On the Limited "Relevance" of Economics

Robert L. Heilbroner

[Reprinted from, "On the Limited 'Relevance' of Economics,"
The Public Interest, No.21, pp.80-93, Fall, 1970]

Relevance is a word that makes professors of economics wince these days. ...

Is it [economics] relevant? Have the refined figments of economics anything to do with ghetto life or the behavior of corporations or the military industrial complex? . . .

... It must be clear from the title of this essay that I am not among those who are so persuaded. For behind the question ... is a deeper issue to which the standard reassurances do not always address themselves. It is that economics exists for a purpose, and is meaningful and useful only insofar as it serves that purpose. The purpose is to enable us better to comprehend the structure and tendencies of the economic order - that is, the institutions and activities that affect the production and distribution of wealth. Insofar as economics gives us this understanding, no matter how abstract or far-fetched it may seem, it is undeniably relevant. But insofar as it fails to do so, no matter how elegant or scientific it may appear, it is not.

I do not think an instructor would take issue with this criterion of relevance. Rather, he would argue that economics meets it very well. Does not the enormous demand for economists, he would ask, imply that the discipline has something to offer for which hardheaded businessmen are willing to pay? Does not the recent creation of a Nobel Prize in economics testify that it is an activity of high public importance? Is not the flattery of imitation paid by other social sciences to the techniques of economics similar testimony from the world of scholarship? What further proof of relevance would one want?

The answer I wish to give is not to denigrate what economics has done. It is to stress what it has failed to do. Obviously, economics throws a good deal of light on the workings of the economic process. But the light is curiously uneven. Some parts of the social machinery are brilliantly lit. Other parts are left shadowy or totally dark. And this uneven lighting, I would maintain, is not merely due to the fact that, like all sciences, economics is more highly advanced in some areas than in others. It is the consequence of the kind of illumination that conventional economic theory sheds. In other words, I believe there are aspects, of the economic system that economics, as it now exists, cannot light up, no matter how brightly its lamps may burn. For someone who wants to inspect those parts of the machinery, economics today is as useless as a searchlight fixed in the wrong direction.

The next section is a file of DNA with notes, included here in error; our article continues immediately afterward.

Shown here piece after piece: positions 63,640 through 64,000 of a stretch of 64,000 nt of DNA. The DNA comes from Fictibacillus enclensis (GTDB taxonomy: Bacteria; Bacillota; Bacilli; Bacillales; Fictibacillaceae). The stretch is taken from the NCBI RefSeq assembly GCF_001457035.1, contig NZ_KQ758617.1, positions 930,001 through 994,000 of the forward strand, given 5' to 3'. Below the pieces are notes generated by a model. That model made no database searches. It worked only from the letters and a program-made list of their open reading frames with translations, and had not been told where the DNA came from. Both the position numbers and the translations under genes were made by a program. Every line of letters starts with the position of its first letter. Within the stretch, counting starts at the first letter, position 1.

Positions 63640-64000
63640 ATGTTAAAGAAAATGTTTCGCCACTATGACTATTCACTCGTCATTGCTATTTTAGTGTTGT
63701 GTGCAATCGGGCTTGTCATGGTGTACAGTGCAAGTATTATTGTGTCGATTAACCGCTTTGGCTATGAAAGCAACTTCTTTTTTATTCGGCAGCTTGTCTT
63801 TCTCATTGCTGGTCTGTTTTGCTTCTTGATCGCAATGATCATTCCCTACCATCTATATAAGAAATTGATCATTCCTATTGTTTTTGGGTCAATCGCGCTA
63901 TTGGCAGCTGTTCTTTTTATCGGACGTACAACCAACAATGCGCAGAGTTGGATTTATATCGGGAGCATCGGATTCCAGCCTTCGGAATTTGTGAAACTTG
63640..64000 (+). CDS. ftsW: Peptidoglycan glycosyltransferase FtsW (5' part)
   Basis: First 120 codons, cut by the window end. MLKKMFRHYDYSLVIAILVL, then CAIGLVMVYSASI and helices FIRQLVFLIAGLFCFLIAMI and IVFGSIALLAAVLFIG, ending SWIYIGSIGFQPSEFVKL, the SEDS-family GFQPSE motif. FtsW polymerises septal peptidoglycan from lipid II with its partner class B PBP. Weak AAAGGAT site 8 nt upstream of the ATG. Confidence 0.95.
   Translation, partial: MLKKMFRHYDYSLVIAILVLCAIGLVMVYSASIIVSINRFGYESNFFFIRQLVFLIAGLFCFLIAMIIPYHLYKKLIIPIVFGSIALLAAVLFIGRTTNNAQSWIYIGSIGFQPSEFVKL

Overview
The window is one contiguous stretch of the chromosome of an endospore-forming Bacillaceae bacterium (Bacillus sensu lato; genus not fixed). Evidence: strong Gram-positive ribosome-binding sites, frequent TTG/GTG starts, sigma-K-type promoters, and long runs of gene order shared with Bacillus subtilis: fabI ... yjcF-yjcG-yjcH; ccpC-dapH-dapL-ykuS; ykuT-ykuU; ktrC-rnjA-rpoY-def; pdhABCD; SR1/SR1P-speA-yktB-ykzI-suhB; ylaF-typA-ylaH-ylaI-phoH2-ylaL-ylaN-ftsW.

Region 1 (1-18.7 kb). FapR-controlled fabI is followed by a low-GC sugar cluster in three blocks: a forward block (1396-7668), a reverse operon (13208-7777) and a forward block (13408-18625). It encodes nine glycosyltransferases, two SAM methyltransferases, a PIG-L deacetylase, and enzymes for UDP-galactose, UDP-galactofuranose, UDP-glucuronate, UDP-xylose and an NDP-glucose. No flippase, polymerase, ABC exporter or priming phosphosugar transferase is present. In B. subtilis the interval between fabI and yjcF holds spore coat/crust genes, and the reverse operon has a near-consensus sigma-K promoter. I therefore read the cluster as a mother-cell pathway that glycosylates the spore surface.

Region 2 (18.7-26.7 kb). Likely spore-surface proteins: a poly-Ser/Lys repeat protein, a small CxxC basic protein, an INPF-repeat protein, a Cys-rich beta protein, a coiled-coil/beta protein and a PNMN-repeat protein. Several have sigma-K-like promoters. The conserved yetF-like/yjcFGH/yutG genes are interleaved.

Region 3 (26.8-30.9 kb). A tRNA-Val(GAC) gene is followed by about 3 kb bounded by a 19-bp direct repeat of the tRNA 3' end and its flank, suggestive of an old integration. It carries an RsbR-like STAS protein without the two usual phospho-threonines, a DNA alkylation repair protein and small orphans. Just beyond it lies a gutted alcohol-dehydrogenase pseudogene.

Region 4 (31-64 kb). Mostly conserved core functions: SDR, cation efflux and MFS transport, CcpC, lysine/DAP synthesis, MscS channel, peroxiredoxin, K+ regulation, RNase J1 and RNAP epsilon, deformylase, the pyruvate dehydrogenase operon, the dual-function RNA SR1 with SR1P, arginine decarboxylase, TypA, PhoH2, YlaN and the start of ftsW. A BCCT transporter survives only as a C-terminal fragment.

The irrelevance of economists

. . . Let me give a few instances of this disregard of certain economic problems. One area of nearly Stygian blackness is to be found in the growth of American economic power abroad. Between 1950 and 1969, American overseas investment increased from $12 billion to over $65 billion, giving rise to the familiar charge that American imperialism has become a dominant force in international economic (and perhaps political) affairs. Astonishingly, however, a student of international events who depended for his knowledge of current trends on the professional journals would have remained totally unaware of this portentous development. The statistics of foreign investment were, of course, reported. But I am unaware of an analysis of the politicoeconomic consequences of this economic penetration in the professional literature. Our knowledge of the extent, nature, or effects of American hegemony in foreign investment has been gained almost entirely from the work of Marxian economists or from that of journalists such as Servan-Schreiber. . . .

This roster of ignored subjects could be easily expanded. I do not know of any treatment in the professional literature of the size and distribution of the benefits of the war economy by socio-economic groupings; of any interest in the question of the means by which private wealth and income are preserved from one generation to the next; of any analysis of the benefits accruing from "public" goods by income strata. Even poverty and ecological damage, now fairly common subjects for professional examination, were not issues originally unearthed by economists, although both problems would seem to lie directly beneath their gaze.

This is not to say that nothing has been written on these matters. Here and there an economist has looked in these directions, at aspects of the social machinery that were formerly obscured. Yet I do not think that many will dispute my contention that these are not the kinds of questions that crowd the pages of the economics journals, or that the attitude of most economists has been to avoid rather than to seek out perspectives of this kind.